Ohmmeter in multimeter gives inconsistent or high values

Thread Starter

ren_zokuken01

Joined Aug 17, 2016
6
When I start using my multimeter fresh off, when I short my probes or when measuring very low resistances (200 ohm range), my multimeter would initially give fairly high values, ranging from 15-40 ohms. Then after it has "warmed up" after testing with different higher resistances, say 120 ohm, and such, when I short it again it goes down to 0.6 - 0.3 ohms, which is the lowest I've seen it go. Sometimes when I use the beeping continuity tester is used first, it seems like to de-stabilize it, in which case I wait until I can use the ohmmeter again. Sometimes it's as if switching from the continuity tester back and forth re-stabilizes it. I'm not sure.

Using the continuity tester first off and looking at the value it puts on the screen gives the same behavior, though I notice that it seems to stabilize more quickly.

It's possible that the dial is faulty as since day 1, sometimes it would register at the last notch I turned it all the way. Say I was at the 2Meg ohm range and then I move it to 200 ohm, it would that think it's at 2k ohm range, until I re-turn the dial up and then down again.

There has been instances when in my hurry, I measured voltage when the dial was still in resistance, though when I made these mistakes the voltage was always not that high, if I remember correctly. Usually around 5-16V or something.
 

MrAl

Joined Jun 17, 2014
7,455
Hi,

Well one culprit could be the selector switch. They have been known to go bad because of the constant use. You could try switching it back and forth a few times and see if that helps as it may help clean the contacts. Sometimes the selector switch will not settle into the selection notch right either so you have to move it a little. It could also be the leads which may not have good continuity themselves.
 

ErnieM

Joined Apr 24, 2011
8,029
Is this a digital or analog (with a moving meter) type of meter?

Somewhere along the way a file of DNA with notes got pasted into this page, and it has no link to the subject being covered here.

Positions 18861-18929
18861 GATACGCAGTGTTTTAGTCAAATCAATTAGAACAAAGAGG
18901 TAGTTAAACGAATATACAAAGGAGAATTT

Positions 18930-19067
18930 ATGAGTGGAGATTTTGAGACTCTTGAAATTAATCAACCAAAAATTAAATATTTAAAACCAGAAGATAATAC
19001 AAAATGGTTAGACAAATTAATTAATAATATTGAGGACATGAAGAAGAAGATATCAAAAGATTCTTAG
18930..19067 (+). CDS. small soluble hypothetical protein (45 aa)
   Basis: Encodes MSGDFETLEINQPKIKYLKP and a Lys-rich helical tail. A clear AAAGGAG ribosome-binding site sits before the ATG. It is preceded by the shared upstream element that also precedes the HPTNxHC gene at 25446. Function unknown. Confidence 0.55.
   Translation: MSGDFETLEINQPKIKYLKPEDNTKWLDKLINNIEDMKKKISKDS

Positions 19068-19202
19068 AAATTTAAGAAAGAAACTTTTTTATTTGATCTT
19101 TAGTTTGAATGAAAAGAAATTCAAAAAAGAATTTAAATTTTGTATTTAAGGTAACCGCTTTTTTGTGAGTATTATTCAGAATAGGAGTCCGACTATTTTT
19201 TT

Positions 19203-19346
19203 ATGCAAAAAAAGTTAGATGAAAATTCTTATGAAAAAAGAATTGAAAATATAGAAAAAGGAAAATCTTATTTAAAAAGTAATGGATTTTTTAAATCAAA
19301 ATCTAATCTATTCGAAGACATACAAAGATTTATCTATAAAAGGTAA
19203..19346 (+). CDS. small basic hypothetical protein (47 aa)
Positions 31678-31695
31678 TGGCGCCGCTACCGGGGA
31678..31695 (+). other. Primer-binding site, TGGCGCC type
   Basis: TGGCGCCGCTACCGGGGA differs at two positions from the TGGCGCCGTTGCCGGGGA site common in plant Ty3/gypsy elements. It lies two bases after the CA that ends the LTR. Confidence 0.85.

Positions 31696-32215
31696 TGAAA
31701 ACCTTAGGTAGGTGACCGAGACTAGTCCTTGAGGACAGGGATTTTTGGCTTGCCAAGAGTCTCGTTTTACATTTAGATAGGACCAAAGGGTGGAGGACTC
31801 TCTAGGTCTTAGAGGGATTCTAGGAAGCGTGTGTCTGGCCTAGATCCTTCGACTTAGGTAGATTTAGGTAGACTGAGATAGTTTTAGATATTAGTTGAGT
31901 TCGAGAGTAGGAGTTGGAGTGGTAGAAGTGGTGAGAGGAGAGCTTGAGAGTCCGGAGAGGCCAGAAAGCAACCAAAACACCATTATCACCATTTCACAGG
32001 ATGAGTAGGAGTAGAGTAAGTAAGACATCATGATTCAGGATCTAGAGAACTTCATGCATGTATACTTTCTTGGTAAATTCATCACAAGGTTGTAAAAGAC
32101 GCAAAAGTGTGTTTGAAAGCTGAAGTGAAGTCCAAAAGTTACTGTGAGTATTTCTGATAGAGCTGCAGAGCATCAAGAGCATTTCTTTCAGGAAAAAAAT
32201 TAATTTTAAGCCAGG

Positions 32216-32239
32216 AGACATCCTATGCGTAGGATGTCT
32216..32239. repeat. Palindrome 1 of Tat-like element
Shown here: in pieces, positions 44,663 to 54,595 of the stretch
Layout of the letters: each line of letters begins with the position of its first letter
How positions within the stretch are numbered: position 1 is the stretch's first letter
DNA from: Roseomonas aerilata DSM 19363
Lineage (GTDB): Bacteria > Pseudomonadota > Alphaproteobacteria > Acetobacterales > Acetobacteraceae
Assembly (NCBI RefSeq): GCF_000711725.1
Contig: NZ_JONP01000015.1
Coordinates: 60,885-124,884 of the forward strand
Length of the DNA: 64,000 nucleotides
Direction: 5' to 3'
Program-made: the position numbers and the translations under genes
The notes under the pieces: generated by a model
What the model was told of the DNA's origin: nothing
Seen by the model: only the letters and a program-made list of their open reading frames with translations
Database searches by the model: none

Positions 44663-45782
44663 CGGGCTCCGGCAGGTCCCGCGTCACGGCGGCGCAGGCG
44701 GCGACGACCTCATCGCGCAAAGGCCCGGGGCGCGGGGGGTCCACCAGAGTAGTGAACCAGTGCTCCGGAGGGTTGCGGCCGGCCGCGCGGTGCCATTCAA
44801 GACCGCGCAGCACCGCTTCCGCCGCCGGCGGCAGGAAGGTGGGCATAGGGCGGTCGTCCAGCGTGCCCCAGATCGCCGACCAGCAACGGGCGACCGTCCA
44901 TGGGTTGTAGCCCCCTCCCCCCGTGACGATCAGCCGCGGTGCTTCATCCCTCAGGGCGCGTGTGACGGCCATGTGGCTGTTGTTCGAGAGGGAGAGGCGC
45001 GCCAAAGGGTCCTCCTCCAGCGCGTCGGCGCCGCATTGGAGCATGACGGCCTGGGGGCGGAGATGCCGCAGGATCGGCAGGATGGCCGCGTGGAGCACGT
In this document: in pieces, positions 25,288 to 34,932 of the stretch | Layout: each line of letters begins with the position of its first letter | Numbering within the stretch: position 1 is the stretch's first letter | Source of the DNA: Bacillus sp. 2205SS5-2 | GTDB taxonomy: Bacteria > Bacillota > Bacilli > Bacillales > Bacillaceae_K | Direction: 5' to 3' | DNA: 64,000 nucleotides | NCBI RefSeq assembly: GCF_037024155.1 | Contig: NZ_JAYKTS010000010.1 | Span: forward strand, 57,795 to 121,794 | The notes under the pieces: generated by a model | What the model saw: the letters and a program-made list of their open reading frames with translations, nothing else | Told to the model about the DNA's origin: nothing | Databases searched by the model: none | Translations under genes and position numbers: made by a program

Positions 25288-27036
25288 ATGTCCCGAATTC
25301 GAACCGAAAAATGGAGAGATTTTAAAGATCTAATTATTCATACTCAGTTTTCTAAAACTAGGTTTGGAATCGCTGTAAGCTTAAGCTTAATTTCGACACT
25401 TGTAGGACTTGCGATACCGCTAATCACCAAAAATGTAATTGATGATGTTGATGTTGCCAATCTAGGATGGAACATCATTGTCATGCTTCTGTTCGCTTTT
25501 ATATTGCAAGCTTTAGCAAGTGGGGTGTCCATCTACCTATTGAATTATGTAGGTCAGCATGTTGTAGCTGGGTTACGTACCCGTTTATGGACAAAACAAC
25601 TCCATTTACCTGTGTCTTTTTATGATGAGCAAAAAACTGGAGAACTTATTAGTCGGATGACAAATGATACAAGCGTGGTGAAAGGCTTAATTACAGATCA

When is the last time you checked or changed the battery?
 

crutschow

Joined Mar 14, 2008
24,704
Sometimes the sides of the probes can have a high resistance when you touch them together due to an oxide coating.
Try shorting the two probes together with alligator leads or applying the probe points to a piece of aluminum or copper.
 

ErnieM

Joined Apr 24, 2011
8,029
An analog meter also uses an internal battery to drive the resistance reading.

The advantage there is you can use the very same meter to check the battery voltage. Not so with a digital meter.
 

crutschow

Joined Mar 14, 2008
24,704
Analog meters only use the battery to check resistances. So you take the battery out and test it.
Okay, I see what you are saying.
But you can also measure the battery in place in a digital meter.
However since the battery is normally floating with respect to the meter ground, you need to measure each terminal using the plus lead only and add the voltage magnitudes together.
 

MaxHeadRoom

Joined Jul 18, 2013
20,403
Analog meters only use the battery to check resistances. So you take the battery out and test it.
My Fluke gives all kind of weird readings on most ranges when the battery is low, before the battery warning icon comes on.
I helped an electrician that mentioned to me he was getting 240vac readings where he would expect 120vac.
After I told him to change the battery it fixed it!
Max.
 
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